5. After feeding, ensure your baby is facing up and their head is clear of the sling and your body.

This page was last reviewed in June 2022.

Further information

Our support line offers practical and emotional support with feeding your baby and general enquiries for parents, members and volunteers: 0300 330 0700.

You might find attending one of our NCT New Baby courses helpful as they give you the opportunity to explore different approaches to important parenting issues with a qualified group leader and other new parents in your area.

Make friends with other parents-to-be and new parents in your local area for support and friendship by seeing what NCT activities are happening nearby.

For more information on the slings available, find your nearest NCT sling library. Our sling libraries have a wide variety of slings and carriers to try and hire so you can find which one works best for you.

Anisfeld E, Casper V, Nozyce M, Cunningham N. (1990) Does infant carrying promote attachment? An experimental study of the effects of increased physical contact on the development of attachment. Child Dev. 61(5):1617-1627. Available at: 

Batra EK, Midgett JD, Moon RY. (2015) Hazards associated with sitting and carrying devices for children two years and younger. J Pediatr. 167(1):183-187. Available at:

International Hip Dysplasia Institute. (2022) Baby wearing. Available at: [Accessed 16th June 2022]

Little E. (2019) Culture, carrying, and communication: beliefs and behavior associated with babywearing. Infant Behav Dev. 57:101320. Available at:

Norholt H. (2020) Revisiting the roots of attachment: A review of the biological and psychological effects of maternal skin-to-skin contact and carrying of full-term infants. Infant Behav Dev. 60:101441. Available at:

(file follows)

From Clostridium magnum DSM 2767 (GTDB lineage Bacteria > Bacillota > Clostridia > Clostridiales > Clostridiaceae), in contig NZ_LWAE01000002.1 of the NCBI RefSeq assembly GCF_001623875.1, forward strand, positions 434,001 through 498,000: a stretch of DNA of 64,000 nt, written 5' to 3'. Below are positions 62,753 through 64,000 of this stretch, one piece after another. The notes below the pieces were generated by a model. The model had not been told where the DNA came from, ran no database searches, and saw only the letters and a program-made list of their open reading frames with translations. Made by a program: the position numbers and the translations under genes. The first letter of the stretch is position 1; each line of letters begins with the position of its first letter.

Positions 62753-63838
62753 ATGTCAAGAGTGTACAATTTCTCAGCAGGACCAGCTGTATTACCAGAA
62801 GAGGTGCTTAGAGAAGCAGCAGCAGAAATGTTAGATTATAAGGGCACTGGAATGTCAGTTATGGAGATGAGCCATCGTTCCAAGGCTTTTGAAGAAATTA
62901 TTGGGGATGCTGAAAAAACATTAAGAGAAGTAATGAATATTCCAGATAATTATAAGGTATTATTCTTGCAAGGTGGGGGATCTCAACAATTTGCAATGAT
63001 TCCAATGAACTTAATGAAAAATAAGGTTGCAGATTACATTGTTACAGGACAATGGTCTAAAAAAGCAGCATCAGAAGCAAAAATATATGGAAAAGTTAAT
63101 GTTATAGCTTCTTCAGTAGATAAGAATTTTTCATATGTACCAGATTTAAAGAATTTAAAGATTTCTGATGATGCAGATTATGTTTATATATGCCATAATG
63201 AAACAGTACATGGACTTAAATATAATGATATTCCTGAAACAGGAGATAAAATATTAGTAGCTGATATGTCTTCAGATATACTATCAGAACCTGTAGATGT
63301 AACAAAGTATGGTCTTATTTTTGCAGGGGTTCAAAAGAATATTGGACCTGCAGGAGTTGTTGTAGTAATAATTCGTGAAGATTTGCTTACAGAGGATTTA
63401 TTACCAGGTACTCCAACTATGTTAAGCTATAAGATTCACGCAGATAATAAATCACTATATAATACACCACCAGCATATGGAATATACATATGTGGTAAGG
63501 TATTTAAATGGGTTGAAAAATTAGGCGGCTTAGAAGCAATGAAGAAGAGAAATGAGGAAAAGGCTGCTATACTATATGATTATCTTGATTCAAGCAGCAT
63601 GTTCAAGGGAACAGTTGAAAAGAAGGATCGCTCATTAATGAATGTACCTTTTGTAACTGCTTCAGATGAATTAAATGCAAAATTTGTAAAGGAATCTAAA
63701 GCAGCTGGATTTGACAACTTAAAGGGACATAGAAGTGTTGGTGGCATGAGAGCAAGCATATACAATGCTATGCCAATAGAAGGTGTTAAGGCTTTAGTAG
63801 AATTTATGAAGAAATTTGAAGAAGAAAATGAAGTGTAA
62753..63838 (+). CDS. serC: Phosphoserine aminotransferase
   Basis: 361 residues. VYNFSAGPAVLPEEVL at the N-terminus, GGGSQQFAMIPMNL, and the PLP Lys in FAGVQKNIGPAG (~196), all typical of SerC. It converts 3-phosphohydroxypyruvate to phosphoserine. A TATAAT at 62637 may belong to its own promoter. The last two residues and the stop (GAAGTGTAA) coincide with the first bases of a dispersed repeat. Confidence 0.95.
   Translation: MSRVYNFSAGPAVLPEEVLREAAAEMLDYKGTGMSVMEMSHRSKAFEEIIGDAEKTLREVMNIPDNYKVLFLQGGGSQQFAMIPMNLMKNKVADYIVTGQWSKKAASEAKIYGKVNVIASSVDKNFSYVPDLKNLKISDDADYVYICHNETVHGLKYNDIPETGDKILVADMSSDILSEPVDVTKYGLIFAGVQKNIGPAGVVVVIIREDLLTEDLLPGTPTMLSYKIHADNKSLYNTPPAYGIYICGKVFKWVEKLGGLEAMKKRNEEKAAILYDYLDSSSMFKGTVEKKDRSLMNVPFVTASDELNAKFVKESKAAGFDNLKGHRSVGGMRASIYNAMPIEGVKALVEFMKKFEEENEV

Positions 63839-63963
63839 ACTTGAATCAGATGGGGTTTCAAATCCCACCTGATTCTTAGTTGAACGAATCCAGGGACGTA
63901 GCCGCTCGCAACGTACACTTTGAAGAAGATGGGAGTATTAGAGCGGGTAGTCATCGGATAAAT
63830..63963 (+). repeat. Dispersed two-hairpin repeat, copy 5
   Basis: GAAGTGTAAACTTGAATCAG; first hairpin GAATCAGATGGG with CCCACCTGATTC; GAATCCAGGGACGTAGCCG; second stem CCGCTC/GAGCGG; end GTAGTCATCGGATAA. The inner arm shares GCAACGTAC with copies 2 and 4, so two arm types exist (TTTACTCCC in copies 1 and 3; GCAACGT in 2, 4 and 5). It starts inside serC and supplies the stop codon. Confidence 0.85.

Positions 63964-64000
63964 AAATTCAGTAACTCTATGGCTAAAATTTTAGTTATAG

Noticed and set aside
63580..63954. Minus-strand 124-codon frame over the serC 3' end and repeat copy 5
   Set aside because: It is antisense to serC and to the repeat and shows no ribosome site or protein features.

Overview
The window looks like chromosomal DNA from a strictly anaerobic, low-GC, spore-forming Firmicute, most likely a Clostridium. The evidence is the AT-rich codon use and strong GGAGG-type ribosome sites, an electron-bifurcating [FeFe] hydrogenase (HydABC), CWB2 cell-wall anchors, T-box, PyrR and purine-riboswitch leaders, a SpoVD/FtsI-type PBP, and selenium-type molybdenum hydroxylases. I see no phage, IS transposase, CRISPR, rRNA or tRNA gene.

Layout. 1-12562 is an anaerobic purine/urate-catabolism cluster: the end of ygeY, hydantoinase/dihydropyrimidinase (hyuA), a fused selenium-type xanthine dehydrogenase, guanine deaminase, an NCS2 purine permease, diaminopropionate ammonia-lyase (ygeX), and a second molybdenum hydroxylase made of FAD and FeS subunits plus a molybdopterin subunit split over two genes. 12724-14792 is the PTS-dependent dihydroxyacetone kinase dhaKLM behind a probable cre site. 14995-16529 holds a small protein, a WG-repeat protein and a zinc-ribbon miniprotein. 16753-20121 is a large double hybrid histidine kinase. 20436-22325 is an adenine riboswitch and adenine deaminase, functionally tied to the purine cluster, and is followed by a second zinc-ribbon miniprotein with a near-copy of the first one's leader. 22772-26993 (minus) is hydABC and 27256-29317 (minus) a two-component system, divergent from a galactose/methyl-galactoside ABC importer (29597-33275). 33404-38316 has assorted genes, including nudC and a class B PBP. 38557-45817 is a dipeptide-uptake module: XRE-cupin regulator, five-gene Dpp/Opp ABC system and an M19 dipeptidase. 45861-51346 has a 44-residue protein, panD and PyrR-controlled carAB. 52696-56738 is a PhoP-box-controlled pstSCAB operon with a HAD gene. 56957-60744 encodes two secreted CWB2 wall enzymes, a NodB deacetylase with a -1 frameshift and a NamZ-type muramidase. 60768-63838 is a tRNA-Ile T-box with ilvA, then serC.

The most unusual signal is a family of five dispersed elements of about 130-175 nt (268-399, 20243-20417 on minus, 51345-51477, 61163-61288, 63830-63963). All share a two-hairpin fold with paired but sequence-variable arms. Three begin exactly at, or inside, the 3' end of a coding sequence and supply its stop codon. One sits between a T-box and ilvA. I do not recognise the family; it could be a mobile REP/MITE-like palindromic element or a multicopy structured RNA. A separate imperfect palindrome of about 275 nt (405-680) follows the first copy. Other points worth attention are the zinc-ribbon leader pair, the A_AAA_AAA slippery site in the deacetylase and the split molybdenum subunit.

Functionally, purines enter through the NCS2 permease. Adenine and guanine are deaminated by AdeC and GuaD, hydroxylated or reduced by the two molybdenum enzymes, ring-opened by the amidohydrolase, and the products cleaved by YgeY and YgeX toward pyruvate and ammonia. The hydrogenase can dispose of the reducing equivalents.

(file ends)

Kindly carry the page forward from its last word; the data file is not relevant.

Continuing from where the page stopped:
Pisacane A, Continisio P, Filosa C, Tagiamonte V, Continisio I. (2012) Use of baby carriers to increase breastfeeding duration among term infants: the effects of an educational intervention in Italy. Acta Paediatr. 101(10):e434-8. Available at:

Rowe, S Reeves P, McAdams R, Roberts K, Dobson N, McKenzie L. (2022) Baby wearing injuries presenting to emergency departments, 2011-2020: a dangerous fashion trend. Available at:… [Accessed 23rd May 2022]

ROSPA. (2022) Baby slings. Available at: [Accessed 16th June 2022]

UK Sling Consortium. (2015) The T.I.C.K.S. rule for safe babywearing. Available at: [Accessed 23rd May 2022]

Whittle R. (2019) Baby on board: the impact of sling use on experiences of family mobility with babies and young children. Mobilities. 14(2). Available at:

Whittle R. (2021) Towards interdependence: using slings to inspire a new understanding of parental care. Child Geogr. Available at:

Williams L, Turner P. (2020) Experiences with “babywearing”: trendy parenting gear or a developmentally attuned parenting tool? Child Youth Serv Rev. 112:104918. Available at: